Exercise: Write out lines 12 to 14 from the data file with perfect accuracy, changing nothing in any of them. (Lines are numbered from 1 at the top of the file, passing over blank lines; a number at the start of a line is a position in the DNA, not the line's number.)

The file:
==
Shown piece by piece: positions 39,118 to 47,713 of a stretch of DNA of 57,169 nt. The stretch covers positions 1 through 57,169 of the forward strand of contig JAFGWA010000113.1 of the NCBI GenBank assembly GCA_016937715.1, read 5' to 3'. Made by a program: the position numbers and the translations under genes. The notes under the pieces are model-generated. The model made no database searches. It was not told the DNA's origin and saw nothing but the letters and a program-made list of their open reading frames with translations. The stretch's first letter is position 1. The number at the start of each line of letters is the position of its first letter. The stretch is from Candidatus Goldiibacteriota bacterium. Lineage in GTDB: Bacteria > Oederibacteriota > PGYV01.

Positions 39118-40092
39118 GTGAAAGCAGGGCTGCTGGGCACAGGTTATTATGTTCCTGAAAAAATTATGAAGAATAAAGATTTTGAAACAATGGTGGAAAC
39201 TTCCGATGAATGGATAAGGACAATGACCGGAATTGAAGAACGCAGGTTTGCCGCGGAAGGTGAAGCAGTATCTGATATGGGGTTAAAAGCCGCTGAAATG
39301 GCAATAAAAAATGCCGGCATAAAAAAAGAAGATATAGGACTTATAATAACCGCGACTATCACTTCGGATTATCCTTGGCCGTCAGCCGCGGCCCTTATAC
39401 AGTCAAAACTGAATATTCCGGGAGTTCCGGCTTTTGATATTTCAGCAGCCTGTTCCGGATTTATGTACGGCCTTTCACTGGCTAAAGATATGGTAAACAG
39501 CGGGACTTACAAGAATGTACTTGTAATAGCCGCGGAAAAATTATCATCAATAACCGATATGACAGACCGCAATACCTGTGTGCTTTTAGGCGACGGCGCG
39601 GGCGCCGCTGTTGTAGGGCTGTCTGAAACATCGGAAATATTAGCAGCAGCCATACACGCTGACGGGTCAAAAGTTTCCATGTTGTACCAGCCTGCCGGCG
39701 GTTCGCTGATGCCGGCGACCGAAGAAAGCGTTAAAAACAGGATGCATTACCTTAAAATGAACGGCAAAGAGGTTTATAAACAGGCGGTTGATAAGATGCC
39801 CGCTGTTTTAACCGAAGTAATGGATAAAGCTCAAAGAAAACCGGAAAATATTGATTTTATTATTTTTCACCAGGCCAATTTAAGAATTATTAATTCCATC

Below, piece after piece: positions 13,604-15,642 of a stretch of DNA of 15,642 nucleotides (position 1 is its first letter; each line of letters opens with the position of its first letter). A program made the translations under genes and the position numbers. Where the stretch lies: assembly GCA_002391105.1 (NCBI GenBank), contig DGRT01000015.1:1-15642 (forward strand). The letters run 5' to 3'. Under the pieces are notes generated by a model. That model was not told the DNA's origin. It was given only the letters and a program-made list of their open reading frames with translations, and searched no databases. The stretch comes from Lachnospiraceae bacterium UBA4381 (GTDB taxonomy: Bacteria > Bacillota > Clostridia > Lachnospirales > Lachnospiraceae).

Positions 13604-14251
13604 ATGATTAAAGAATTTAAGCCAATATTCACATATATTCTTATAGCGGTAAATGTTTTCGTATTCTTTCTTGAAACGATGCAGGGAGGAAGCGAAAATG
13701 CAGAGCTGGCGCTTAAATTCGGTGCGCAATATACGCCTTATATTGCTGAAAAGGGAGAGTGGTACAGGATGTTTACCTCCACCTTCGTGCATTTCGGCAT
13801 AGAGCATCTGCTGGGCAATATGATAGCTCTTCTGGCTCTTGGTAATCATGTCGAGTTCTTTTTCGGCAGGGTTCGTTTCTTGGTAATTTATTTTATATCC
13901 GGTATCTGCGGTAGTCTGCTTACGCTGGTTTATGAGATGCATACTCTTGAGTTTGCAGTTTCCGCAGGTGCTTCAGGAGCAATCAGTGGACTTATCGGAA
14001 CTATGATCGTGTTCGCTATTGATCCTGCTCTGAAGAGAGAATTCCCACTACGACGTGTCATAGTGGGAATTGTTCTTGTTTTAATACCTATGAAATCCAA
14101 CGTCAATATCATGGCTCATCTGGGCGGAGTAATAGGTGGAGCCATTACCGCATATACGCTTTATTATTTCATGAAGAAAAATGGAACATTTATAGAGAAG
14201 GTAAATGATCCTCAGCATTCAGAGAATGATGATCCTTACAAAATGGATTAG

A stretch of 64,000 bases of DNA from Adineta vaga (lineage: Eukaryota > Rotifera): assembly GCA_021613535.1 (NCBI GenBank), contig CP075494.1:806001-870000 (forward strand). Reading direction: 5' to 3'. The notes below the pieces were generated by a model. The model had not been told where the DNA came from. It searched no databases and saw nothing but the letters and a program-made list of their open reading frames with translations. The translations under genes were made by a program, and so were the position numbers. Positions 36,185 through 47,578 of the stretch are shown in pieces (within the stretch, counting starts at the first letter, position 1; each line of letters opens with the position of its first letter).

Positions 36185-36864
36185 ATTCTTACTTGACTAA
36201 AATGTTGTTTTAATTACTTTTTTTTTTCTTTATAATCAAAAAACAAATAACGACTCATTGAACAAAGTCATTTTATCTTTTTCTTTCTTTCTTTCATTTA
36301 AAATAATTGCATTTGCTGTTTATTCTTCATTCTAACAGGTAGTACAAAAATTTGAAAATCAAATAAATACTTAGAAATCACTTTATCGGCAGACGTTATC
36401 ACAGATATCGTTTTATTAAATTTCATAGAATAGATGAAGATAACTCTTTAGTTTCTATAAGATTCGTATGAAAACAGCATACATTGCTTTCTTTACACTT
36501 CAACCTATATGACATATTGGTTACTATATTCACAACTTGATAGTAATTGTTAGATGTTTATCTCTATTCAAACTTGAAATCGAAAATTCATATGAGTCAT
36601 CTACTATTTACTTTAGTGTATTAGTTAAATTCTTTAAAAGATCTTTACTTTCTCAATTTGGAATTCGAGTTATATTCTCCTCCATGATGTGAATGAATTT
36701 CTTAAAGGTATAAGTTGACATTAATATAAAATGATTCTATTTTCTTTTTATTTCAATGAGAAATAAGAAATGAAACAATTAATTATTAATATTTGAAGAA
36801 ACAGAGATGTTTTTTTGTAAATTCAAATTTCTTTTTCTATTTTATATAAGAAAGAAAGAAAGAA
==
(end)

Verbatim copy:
Positions 13604-14251
13604 ATGATTAAAGAATTTAAGCCAATATTCACATATATTCTTATAGCGGTAAATGTTTTCGTATTCTTTCTTGAAACGATGCAGGGAGGAAGCGAAAATG
13701 CAGAGCTGGCGCTTAAATTCGGTGCGCAATATACGCCTTATATTGCTGAAAAGGGAGAGTGGTACAGGATGTTTACCTCCACCTTCGTGCATTTCGGCAT